The Talmud tries to prove that Noah was not a trefa by citing various adjectives used to describe him. But when this fails, they say simply that Noah could not have been a trefa because God would not have said “like you” if Noah himself was a trefa.
If the Torah had just written “with you” I would not have known that Noah had to bring fertile animals on to the ark. I might have thought that they were just there for company. He could not have brought a trefa but he could have brought an old or infertile animal. Therefore, the Torah says that the animal must be able to bear children (seed).
The mishnah said that a Jew should not engage in business with an idolater three days before the festival. Does this include the festival day, for a total of three days of prohibition, or is it three days before the festival even starts?
Ishmael prohibits engaging in business for the three days before and the three days following the festival. From his phrasing it seems that the festival day is not included, for if it was, it would be included twice—with the days before and with the days following.
The Talmud rejects this answer. It might be that R. Ishmael does include the festival day with the three days. It is prohibited to engage in business for three days before, including the festival. The phrase “three days following” is not precise, and does include the festival day. He only used this language to parallel the phrase “three preceding.”
According to Shmuel, since Sunday (a reference to Christianity, manuscripts read “the Christian day” instead of Sunday) is always a holiday, it would always be prohibited to engage in business with idolaters, or at least with Christians. This must mean that the three days do not include the festival for if they did, one could engage in business with Christians on Wednesday and Thursday.
The Talmud admits that to R. Ishmael the three days clearly does not include the festival itself. But what about to the rabbis who prohibit only the three days before?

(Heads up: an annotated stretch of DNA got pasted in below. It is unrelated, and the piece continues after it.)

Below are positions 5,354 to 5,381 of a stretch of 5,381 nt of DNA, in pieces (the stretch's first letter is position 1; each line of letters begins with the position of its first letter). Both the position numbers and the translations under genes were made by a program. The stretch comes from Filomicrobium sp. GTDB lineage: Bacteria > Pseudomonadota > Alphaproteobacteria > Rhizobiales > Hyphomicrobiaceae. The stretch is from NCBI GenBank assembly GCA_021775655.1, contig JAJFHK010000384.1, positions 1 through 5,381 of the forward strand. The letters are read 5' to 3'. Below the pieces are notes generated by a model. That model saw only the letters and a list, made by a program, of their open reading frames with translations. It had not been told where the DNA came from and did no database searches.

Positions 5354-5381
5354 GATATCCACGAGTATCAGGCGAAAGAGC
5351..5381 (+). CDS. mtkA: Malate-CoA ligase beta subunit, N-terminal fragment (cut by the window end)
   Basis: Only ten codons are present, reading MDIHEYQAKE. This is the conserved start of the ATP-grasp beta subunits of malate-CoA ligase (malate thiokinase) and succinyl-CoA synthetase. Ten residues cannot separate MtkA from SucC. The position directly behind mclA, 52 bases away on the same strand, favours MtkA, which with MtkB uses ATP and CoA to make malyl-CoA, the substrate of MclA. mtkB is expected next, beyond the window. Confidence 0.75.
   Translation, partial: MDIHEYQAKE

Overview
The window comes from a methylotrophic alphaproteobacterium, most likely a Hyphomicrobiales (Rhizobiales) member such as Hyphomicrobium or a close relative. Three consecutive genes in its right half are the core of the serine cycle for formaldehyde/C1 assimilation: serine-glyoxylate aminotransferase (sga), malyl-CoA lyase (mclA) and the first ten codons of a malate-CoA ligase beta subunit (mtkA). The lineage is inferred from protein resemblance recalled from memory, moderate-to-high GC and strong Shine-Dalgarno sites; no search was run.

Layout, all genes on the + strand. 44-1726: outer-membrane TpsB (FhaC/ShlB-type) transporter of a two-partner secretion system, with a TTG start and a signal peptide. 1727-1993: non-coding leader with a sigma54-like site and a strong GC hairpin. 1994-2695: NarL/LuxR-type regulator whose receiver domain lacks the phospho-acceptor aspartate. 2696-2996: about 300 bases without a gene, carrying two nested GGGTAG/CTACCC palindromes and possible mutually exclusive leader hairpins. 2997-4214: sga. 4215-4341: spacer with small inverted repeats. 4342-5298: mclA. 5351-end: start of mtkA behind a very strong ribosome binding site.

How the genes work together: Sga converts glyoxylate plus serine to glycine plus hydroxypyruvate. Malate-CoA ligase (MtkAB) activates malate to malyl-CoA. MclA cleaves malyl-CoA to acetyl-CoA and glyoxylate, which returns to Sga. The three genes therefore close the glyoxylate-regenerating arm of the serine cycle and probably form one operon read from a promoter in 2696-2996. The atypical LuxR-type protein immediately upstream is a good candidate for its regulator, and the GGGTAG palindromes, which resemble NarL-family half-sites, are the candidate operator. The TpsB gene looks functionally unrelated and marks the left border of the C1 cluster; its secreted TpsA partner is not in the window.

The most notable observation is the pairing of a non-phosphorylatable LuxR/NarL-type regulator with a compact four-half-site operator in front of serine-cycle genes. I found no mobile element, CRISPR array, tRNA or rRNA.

Ravina tries to use a later mishnah to answer the question. The Mishnah lists a few holidays. We will discuss what these holidays are when we get to that mishnah. R. Hanin b. Rava says that each of these holidays is eight days before or after the equinox. If the number of days includes the festival, then the first mishnah should have read ten (2 plus the 8 days of the holiday) and not 3.
The answer is that all of Kalenda might be considered one day. Thus the prohibition would begin two days before Kalenda and then last for the whole festival, which is considered only one day.
From the words “preceding the festivals,” R. Ashi concludes that the prohibition is for three days before the festival, not including the festival day itself.
This section asks an important question about the Mishnah—why should Jews refrain from engaging in business with idolaters before their festivals?
I should note that I have a chapter on this subject in my forthcoming volume 2 of Reconstructing the Talmud. In this chapter, my co-author and I show that the original reason for the prohibition was that participation in the economic aspect of the festival was akin to idol worship itself. In other words, the problem was not that the Jew was in some ways abetting the idol worship of a non-Jew. The problem was that the Jew was engaging in idol worship himself. However, the Talmud for the most part does not read the mishnah in this way.
Is it prohibited to engage in business because doing so will cause the idolater to profit and then he will go thank his god on his festival? Or is it a transgression of the prohibition of causing someone else to stumble? By selling or giving an animal to be sacrificed, the Jew is causing the idolater to engage in idolatry.
If the idolater has another animal of his own, then if the prohibition is due to profit, it is still in effect because by selling the idolater another animal, the Jew still causes him to profit. If, however, the prohibition is because of placing a stumbling block before the blind, then if the idolater has another animal to sacrifice, the Jew is not enabling him to offer a sacrifice. The idolater could have sacrificed one anyway.
The implication above was that if the idolater has another animal to sacrifice, the Jew who sells him an animal does not transgress the prohibition of placing a stumbling block before the blind. But this contradicts a baraita stated by R. Natan. If one makes forbidden substances available to those to whom they are prohibited, he transgresses, even if the person could have consumed the substance in any case.